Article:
“I started @BPGlobalPR, because the oil spill had been going on for almost a month and all BP had to offer were bullshit PR statements. No solutions, no urgency, no sincerity, no nothing.  That’s why I decided to relate to the public for them. I started off just making jokes at their expense with a few friends, but now it has turned into something of a movement.  As I write this, we have 100,000 followers and counting. People are sharing billboards, music, graphic art, videos and most importantly information.”

It is difficulty to quantify what damage this pirate effort inflicted on BP – but it certainly didn’t help their efforts to limit the shredding of their reputation during the period of the Deep Water Horizon oil disaster. Humour can be a deadly weapon in undermining a company that is vulnerable to criticism and social media offers a cheap accessible tool that can go viral very quickly.

Treasure map

So what should you do to protect your internal communications from pirate attacks? Here are 4 steps to fighting pirates before they can board your vessel.

1.  Be afraid – very afraid

Do not ignore a pirate site, but recognise it for the threat it is. Just because their site is poorly designed with atrocious spelling and scant regards for your brand guidelines, do not think they will not attract an audience. Pirates have the advantage of appearing to represent the voice of staff – and if they do it in an authentic and amusing way then their share of people’s attention will grow rapidly and your authority as an internal communicator will diminish.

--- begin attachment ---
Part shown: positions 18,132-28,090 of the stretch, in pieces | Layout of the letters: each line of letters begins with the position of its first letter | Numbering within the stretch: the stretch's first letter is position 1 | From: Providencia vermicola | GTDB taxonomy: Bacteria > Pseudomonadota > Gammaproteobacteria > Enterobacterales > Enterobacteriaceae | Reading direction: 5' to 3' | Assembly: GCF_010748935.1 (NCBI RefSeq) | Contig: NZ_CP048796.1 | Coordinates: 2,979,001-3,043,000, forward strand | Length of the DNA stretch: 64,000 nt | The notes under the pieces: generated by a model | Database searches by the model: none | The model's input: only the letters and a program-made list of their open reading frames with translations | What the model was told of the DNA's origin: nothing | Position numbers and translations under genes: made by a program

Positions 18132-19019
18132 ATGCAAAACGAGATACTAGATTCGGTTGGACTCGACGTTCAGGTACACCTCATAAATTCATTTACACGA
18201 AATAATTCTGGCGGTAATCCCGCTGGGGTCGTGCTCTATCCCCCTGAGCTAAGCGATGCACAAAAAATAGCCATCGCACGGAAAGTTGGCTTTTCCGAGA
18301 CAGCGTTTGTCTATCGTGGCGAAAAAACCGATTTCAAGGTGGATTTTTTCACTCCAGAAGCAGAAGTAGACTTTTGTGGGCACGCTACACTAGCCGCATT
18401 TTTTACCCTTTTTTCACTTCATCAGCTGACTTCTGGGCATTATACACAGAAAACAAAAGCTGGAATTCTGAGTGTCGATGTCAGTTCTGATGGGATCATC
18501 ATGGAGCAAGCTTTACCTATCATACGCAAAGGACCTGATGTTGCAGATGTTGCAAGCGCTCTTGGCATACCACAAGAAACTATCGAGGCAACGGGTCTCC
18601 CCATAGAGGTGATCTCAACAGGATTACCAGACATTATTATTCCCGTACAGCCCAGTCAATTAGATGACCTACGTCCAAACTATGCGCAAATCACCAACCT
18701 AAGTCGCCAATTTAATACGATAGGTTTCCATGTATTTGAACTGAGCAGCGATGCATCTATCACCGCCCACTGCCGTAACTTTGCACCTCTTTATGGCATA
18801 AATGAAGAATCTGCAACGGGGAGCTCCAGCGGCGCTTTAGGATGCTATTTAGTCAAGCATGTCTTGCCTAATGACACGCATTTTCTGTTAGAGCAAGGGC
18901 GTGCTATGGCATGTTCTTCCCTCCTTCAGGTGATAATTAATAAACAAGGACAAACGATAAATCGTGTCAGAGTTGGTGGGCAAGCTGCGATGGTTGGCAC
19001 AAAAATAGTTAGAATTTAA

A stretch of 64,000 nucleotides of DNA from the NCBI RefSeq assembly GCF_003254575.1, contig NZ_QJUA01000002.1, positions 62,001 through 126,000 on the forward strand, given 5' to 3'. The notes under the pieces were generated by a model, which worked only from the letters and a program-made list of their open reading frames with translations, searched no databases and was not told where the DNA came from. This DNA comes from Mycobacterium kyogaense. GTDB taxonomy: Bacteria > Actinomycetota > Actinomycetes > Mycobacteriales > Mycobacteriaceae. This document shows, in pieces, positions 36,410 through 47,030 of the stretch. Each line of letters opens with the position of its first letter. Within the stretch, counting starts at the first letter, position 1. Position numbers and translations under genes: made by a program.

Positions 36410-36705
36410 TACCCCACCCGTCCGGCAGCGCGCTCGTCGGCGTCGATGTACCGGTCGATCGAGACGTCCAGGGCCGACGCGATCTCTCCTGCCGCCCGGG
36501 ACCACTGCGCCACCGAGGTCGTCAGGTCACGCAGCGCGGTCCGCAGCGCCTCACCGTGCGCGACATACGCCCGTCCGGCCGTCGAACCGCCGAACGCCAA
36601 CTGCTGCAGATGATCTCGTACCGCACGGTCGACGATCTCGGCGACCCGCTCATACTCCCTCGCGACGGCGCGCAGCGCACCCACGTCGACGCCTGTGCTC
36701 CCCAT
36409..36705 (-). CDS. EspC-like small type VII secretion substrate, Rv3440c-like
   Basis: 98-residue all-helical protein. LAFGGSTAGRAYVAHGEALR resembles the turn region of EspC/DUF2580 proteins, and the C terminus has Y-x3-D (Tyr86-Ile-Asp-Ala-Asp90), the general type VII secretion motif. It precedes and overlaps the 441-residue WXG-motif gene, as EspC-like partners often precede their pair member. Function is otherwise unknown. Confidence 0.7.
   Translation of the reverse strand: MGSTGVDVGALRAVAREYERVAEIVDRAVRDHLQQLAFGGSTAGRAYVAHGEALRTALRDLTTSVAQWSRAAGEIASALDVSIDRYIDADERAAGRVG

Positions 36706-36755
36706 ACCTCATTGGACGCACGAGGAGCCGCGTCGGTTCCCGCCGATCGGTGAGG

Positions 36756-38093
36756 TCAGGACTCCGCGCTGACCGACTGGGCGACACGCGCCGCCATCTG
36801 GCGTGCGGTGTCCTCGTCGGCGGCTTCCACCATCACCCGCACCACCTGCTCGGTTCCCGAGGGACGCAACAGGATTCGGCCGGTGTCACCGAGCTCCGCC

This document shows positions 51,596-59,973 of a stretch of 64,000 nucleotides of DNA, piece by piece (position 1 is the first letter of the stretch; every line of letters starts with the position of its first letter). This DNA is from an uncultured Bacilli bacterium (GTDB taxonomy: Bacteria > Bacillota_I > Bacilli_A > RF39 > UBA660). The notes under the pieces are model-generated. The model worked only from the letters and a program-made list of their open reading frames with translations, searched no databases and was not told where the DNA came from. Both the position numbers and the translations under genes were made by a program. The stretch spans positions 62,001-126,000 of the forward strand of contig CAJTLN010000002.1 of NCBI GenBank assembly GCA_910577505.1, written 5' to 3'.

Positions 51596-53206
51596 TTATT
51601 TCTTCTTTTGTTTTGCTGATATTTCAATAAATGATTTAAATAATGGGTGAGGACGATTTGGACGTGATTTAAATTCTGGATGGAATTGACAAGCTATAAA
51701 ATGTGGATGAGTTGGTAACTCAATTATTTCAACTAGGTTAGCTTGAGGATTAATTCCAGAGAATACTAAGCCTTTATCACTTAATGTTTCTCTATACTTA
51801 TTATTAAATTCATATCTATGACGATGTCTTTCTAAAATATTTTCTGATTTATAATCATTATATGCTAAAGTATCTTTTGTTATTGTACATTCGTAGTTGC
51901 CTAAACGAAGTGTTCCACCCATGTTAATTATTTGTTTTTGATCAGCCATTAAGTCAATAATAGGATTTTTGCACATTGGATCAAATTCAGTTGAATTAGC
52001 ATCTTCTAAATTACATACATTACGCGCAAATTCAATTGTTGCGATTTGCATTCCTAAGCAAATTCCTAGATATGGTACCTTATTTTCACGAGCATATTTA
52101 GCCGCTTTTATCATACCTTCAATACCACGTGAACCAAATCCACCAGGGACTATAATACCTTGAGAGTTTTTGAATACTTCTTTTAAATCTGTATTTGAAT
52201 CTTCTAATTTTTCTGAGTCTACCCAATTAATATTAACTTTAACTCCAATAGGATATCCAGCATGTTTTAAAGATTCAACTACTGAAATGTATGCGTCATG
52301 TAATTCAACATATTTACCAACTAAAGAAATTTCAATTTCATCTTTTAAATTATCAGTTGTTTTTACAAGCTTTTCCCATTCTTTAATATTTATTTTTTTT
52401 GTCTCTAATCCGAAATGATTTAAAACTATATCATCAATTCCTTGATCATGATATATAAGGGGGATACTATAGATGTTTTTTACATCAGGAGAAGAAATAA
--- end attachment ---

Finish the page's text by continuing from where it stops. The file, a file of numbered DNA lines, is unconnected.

2. Protect your treasure

Your brand is extremely valuable – so protect it in the online environment. Register all the obvious permutations as website URLs and twitter feeds. Also scan the blogosphere and the web using google alerts for any malicious use of your company name so you can see the pirates coming.

3. Get All Hands on Deck

If you are attacked by pirates then make sure you have all your canons pointing at them. Enlist external PR, Legal, HR, Marketing and the senior team to help you repel boarders. Your CEO might not consider a jokey website too much of a threat to the business, but remember what happened to Shell who have paid dearly for what started as a minor skirmish over a marketing contract.

4. Borrow their clothes

When in the 1960s the BBC started losing young audiences to a pirate radio station – Radio Caroline moored out in the North Sea – they first tried to shut it down using government authority. But as Richard Curtis’s film, The Boat That Rocked, portrayed – this was a strategy doomed to failure.  The allure of rock and roll was always going to win in the battle for the ears of a new generation. So instead the BBC stole all the pirate DJs, adopted the style of the new format and set up Radio 1, which then became the station of choice for Britain’s teenagers.

In the same way I urge you to look at what works on the pirate sites and adopt those same techniques for your own intranet. One of the most popular features on Browncafe is a space for delivery drivers to post the most silly or badly spelled signs that they come across on their routes (see right for an example).

Now if the official intranet owned this sort of user generated content they would not be in such danger of losing their own radio station.

SOURCE ARTICLE published 3 August, 2010 – 15:58